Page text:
vita_cell
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Joined: 07/19/2015

For having a good enough 2d/3d acceleration, while not using non-free, you can use any NVIDIA pre-Maxwell. Kepler series are fine, you can reclock those and get very good 3d acceleration. Or use Intel's graphics chips.

Cyberhawk

I am a translator!

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Joined: 07/27/2010

Thanks for the clarification vita_cell, I can't remember the names of the architectures (Maxwell, Kepler, etc.).

vita_cell
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Joined: 07/19/2015

Remember when NVIDIA's Kepler GPUs are reclocked, these are the best GPUs you can use coming from NVIDIA. (Ex. gt730, gtx770...).

GrevenGull
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Joined: 12/18/2017

Personally I don't see any reason why they can't coexist. Having a proprietary "gaming" system *and* a free system.
I would argue that the most important thing for software freedom is to support it where possible - not *not* support proprietary software.
Nothing stops me from donating to Trisquel, buying Vikings/Retrofreedom laptops *and* proprietary gaming machines (except money).
Of course - if there's a question of prioritizing - then free software of course.
There is a phrase in the Star Wars VIII The Last Jedi (I think) which goes like this:
"It's not about fighting *against* what you hate, but fighting *for* what you love". I know I know, super cliché, and everybody hates the new Disney Star Wars films, right? But it's a nice phrase nonetheless I think.
Long live the Prequels tho. All hail Darth Jar Jar.

joshaspinall
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Joined: 01/01/2018

I have been gaming on Linux wherever possible for several years now. A 'gaming' board usually means the ability to put more power into the CPU, along with extra PCI-e slots for GPU(s). They claim to use higher quality components than 'normal' boards, but who knows on that one.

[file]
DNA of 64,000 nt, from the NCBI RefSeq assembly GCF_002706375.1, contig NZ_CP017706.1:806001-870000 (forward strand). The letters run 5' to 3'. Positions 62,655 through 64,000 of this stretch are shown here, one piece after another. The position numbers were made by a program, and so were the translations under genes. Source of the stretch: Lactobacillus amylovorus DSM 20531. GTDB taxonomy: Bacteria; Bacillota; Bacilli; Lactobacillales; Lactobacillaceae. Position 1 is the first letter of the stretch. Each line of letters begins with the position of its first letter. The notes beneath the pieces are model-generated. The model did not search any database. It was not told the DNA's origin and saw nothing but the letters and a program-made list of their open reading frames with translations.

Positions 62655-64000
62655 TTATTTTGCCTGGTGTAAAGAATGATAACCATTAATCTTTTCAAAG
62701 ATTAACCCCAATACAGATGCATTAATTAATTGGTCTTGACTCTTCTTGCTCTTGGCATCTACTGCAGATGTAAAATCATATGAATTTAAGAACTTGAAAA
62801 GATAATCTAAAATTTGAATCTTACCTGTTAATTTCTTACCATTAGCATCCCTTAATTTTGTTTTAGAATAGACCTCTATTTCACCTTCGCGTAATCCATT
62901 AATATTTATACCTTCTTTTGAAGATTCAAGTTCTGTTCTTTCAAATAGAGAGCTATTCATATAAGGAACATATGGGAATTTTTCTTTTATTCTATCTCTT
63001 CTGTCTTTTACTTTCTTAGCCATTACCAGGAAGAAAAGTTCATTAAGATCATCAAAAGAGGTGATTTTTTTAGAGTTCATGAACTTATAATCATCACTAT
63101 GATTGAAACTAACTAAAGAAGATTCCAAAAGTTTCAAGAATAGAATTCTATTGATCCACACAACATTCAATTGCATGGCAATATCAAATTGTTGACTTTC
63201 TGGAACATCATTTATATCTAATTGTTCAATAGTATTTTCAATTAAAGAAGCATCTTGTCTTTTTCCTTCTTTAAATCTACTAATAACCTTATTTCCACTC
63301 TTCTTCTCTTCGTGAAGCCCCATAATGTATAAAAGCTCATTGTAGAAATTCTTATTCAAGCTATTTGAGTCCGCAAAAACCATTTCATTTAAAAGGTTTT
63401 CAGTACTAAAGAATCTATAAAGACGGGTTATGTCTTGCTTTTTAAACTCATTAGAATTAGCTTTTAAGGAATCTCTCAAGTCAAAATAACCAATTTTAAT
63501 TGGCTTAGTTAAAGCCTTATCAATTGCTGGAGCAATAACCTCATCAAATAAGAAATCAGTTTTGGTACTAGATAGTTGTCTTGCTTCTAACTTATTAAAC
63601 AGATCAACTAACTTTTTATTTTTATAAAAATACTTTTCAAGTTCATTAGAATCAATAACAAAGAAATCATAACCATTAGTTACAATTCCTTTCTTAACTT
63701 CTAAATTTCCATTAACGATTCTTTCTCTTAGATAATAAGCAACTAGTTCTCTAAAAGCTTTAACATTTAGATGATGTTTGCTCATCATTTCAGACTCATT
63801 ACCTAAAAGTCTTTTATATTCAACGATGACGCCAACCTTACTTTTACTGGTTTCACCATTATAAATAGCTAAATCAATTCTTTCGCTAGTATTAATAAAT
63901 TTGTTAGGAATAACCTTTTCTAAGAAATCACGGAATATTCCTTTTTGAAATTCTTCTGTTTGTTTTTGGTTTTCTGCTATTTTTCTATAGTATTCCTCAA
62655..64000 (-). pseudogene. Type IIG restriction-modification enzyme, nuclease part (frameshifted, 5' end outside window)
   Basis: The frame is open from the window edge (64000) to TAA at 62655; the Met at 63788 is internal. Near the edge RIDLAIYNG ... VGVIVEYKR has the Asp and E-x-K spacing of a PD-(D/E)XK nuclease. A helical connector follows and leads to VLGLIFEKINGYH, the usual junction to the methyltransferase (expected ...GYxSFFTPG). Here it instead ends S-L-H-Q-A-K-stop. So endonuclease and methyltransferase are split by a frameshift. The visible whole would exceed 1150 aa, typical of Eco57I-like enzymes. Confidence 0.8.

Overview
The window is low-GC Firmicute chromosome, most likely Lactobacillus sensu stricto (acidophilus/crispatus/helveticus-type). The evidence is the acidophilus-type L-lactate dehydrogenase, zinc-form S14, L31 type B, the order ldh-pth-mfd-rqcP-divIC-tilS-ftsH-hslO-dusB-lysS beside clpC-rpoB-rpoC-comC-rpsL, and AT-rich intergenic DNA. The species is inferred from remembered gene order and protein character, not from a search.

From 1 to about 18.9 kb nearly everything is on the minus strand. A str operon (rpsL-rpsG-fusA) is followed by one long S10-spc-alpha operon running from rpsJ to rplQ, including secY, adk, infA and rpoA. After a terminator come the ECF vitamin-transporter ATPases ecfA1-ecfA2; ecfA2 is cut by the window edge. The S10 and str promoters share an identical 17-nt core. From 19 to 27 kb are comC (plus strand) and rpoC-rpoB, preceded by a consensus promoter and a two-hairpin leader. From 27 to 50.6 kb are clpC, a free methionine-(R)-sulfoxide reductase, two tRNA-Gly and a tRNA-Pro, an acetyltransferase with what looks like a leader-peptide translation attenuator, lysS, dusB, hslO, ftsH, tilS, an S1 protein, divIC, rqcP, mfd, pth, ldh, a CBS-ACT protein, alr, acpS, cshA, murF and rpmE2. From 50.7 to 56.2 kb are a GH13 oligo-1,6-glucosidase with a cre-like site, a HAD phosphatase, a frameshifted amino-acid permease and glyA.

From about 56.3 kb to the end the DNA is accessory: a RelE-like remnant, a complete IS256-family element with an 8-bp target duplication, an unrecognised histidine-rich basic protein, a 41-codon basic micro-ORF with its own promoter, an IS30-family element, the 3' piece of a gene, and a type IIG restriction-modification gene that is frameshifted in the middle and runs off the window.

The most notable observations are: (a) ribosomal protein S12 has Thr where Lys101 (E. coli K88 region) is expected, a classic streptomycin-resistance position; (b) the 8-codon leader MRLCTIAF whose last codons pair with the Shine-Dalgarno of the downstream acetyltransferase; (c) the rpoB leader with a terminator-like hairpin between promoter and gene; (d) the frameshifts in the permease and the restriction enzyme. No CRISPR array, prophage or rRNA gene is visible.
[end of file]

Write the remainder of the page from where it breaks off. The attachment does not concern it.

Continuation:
In terms of freedom, boards beyond LGA775 generally do not support a free BIOS, such as Libreboot. Some do support Coreboot, which is better than OEM but still not fully free.

Both my current MB + CPU combo, as well as GPU require blobs to function. I have been running them for several years since becoming more involved in Software Freedom. As and when they cease to function, I will then look to move to more freedom-compatible hardware. The Nouveau site provides a useful chart as to the current status of support for their various cards.

[Nouveau](https://nouveau.freedesktop.org/FeatureMatrix.html)

I have never tried running my current system under a Free Operating System such as Trisquel, but regularly use a Virtual Machine to run Trisquel for day-to-day tasks.

Good luck with the repair/replacement, hopefully you get up and running again as you want! Hopefully my ramble is somewhat useful to you!!

PublicLewdness
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Joined: 03/15/2020

I agree that a gaming motherboard is a marketing term but I have used my gaming systems on Trisquel so I can give some input. My Gigabyte X470 Aorus Ultra worked just fine as does my MSI B450-A Pro Max and my Asus Z87-A. The only thing I have not work on Linux in general, not just trisquel, was the software to change the LED colors on the X470 Aorus Ultra. I cold do it through the BIOS but not within the OS.

joshaspinall
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Joined: 01/01/2018

I smell a project for you to update...

[Gigabyte-LED](https://github.com/xdarklight/gigabyte_ambientled_ctrl)